He was an early entrepreneur and ran several “small businesses”, run out of everything from a friend’s garage, to a neighbor’s barn or even a make shift roadside stand.

In 1942, he met the love of his life, Iola Harris. They lived together almost inseparable for over 70 years. The early times were difficult financially; Samuel and Iola made many tough choices in those days, including leaving several of their children to be kept for a time in Springville by Samuel’s mother Essie Mae, while they made their way to Buffalo, NY.

While in Buffalo, Samuel worked many jobs, but primarily as a Crane Operator with Republic Steel. Along side him, Iola also worked many jobs but spent most of their working years together as a Beautician in the shop she owned on East Utica Avenue.

They lived in Buffalo in homes on Masten and Riley and together raised 8 children, living there for over 50 years. In 2002, they returned to Springville, Al to live on the land his mother left for him until his death.

He came to know Jehovah and dedicated his life in 1996 in Buffalo, NY. He believed in the resurrection hope and told others about God’s Kingdom.

Samuel loved music and played harmonica and guitar to entertain friends and family. Baseball was his one true sport. He loved to watch and even played catch with his sons and grandchildren. He loved to be with family and was always up for a picnic, reunion or gathering of friends.

He was a strong patriarch of his family, a good friend to all, a man who would give his shirt for a friend.

He was a good father who always took care of his children and did the best he could to teach and guide them, a loving grandfather and “great-grand” father to many.

A man who never cared much about himself and who even in his final days would say to his loved ones, “just to take care of “Ola” when I’m gone”.

Samuel was a strong, proud and good man. He is loved and will be missed by many!

He is preceded in death by parents, James Stewart, Essie Mae Crenshaw Northard and Leeson Womack; children, Samuel Stewart, Jr., Patricia Harmon, Henry Stewart and Cletus Stewart; grandchildren, Marie Harmon, Starlett Stewart, Justin Stewart and Samuel Stewart, III; brothers, Nolan Womack and Henry Womack; and sister, Lucia Womack.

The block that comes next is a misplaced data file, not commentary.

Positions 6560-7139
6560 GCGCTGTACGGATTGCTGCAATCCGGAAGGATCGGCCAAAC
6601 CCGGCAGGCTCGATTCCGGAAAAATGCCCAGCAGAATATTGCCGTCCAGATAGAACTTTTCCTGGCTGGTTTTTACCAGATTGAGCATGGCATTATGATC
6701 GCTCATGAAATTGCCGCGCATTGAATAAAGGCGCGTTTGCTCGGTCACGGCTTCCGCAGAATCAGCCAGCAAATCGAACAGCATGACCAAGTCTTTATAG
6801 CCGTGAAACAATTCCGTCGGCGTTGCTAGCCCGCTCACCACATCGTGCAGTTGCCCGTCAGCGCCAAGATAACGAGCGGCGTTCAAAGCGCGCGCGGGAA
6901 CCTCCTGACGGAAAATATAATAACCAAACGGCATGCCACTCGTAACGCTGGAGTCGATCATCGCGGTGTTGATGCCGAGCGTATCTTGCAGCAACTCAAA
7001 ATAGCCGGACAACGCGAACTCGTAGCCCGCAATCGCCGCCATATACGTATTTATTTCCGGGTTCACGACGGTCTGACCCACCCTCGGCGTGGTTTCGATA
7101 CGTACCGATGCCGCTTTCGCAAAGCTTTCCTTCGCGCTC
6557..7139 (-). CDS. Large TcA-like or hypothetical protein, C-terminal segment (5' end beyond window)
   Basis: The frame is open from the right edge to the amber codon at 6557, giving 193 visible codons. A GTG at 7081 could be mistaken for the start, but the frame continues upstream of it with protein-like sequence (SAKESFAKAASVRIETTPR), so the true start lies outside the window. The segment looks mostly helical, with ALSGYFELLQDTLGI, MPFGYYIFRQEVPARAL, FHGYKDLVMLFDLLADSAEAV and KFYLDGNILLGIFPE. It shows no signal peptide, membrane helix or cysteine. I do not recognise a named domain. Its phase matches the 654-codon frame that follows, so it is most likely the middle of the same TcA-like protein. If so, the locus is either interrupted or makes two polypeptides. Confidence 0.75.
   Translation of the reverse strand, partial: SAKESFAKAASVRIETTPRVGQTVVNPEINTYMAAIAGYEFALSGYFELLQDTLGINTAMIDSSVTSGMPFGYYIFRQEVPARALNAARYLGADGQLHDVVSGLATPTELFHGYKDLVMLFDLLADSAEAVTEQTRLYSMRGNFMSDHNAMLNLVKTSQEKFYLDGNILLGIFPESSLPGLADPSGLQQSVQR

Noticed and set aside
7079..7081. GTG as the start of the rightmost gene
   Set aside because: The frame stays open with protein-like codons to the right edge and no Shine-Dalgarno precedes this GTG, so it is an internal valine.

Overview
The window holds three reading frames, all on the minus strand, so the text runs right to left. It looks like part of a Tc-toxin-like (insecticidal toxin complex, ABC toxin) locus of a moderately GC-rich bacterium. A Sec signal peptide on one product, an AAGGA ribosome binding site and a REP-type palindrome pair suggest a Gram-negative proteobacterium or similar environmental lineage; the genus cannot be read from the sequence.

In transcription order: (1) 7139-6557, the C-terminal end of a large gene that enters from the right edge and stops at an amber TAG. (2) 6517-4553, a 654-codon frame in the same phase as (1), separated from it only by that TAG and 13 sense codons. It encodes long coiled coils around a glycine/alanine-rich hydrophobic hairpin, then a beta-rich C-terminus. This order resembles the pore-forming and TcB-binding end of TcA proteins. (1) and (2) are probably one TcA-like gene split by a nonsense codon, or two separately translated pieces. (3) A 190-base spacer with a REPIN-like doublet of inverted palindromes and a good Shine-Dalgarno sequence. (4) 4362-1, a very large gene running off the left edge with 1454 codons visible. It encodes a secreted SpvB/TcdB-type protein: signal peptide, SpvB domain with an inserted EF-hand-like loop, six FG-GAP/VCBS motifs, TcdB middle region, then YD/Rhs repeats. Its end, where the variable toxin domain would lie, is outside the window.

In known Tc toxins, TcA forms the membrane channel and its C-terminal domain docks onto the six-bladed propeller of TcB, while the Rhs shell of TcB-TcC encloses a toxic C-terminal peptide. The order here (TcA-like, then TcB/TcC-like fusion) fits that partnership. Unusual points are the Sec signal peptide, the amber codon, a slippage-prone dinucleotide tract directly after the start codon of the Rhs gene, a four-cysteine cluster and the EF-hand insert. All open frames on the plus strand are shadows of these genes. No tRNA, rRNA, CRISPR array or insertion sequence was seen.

Mr. Stewart is survived by loving wife, Iola Edna Stewart of Sringville, AL; children, Leon Stewart (Judith) of Dublin, GA, Jacqueline Jackson (Brian) of Seattle, WA, Carl Stewart of Buffalo, NY and Anthony Stewart (Carol) of Grand Rapids, MI; 36 Grandchildren; 40 Great Grandchildren; 4 Great Great Grandchildren; brother, Robert Womack of Ohio; a host of nieces, nephews and other beloved friends and relatives; and beloved extended family, Robert and Diane Harris.

A memorial service was held on Saturday, August 24, 2013 at 1PM from the Oneonta Kingdom Hall of Jehovah’s Witness.

Obituary For Melvin Claytor

Mr. Claytor’s obituary is an excellent example that an obituary doesn’t have to be long in order to be effective.  This obituary highlights the accomplishments of this beloved father and grandfather.

Melvin Claytor, 70, avid music lover and musician and beloved educator in Pennsylvania for over 30 years, peacefully passed away Thursday, June 7, 2018 in his home in Lower Paxton Twp., Harrisburg, PA.

He is survived by his wife of 30 years Alora Claytor, his children Andre Julian Claytor, Ashleigh Marie Claytor, and Seneca Cottom step children Paige Chatman, Alora Vitalis and Chantal Cox, loving niece Terry L. Claytor, beloved cousins Veronica Nannette White, Donna King and Michelle King and a host of cousins, nieces, nephews, grandchildren and his Buffalo Soldier Calvary Scout family.

Melvin was predeceased by his father William Henry Claytor, mother Agnes Marie Carter, brother and sisters, William Henry Claytor, Jr., Beryl Jean Rhodes, Vivienne Howard, and Cheryl Williams.

Memorial services will be held Saturday, June 16, 2018, 11:00AM at Zimmerman-Auer Funeral Home, Inc., 4100 Jonestown Road, Harrisburg, PA 17109.

Visitation will be held 10:00AM-11:00AM at the funeral home.

In lieu of flowers, please send donations to Buffalo Soldiers Calvary Scouts Annual Children’s Toy Drive.

Arrangements by Cremation Society of Pennsylvania, Inc.

Obituary For Walter George Bruhl

This grandfather decided to write his own humorous obituary, ensuring that it expressed exactly what he wanted to be remembered for.

Walter George Bruhl Jr. of Newark and Dewey Beach DE is a dead person, he is no more, he is bereft of life, he is deceased, he has wrung down the curtain and gone to join the choir invisible, he has expired and gone to meet his maker. He drifted off this mortal coil on March 9, 2014 in Punta Gorda, Florida. His spirit was released from his worn out shell of a body and is now exploring the universe.

He was surrounded by his loving wife of 57 years, Helene Sellers Bruhl, who will now be able to purchase the mink coat which he had always refused her because he believed only minks should wear mink.